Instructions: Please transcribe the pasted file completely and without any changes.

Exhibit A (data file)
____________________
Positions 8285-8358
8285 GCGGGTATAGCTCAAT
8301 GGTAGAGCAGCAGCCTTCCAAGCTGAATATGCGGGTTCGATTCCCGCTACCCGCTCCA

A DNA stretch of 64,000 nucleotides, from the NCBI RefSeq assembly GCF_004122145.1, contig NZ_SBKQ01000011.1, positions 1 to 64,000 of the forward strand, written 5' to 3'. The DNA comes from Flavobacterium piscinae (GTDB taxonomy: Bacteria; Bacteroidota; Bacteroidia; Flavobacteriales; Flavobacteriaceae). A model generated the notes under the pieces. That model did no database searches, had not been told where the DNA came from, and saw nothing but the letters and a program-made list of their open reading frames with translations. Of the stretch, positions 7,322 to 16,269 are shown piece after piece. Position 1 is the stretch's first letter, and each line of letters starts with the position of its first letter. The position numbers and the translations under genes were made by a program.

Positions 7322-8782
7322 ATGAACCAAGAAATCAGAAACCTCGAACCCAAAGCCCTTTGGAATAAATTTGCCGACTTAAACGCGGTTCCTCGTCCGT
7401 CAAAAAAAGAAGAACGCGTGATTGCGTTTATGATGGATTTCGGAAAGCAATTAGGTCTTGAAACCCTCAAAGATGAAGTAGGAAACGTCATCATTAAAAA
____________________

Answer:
Positions 8285-8358
8285 GCGGGTATAGCTCAAT
8301 GGTAGAGCAGCAGCCTTCCAAGCTGAATATGCGGGTTCGATTCCCGCTACCCGCTCCA

A DNA stretch of 64,000 nucleotides, from the NCBI RefSeq assembly GCF_004122145.1, contig NZ_SBKQ01000011.1, positions 1 to 64,000 of the forward strand, written 5' to 3'. The DNA comes from Flavobacterium piscinae (GTDB taxonomy: Bacteria; Bacteroidota; Bacteroidia; Flavobacteriales; Flavobacteriaceae). A model generated the notes under the pieces. That model did no database searches, had not been told where the DNA came from, and saw nothing but the letters and a program-made list of their open reading frames with translations. Of the stretch, positions 7,322 to 16,269 are shown piece after piece. Position 1 is the stretch's first letter, and each line of letters starts with the position of its first letter. The position numbers and the translations under genes were made by a program.

Positions 7322-8782
7322 ATGAACCAAGAAATCAGAAACCTCGAACCCAAAGCCCTTTGGAATAAATTTGCCGACTTAAACGCGGTTCCTCGTCCGT
7401 CAAAAAAAGAAGAACGCGTGATTGCGTTTATGATGGATTTCGGAAAGCAATTAGGTCTTGAAACCCTCAAAGATGAAGTAGGAAACGTCATCATTAAAAA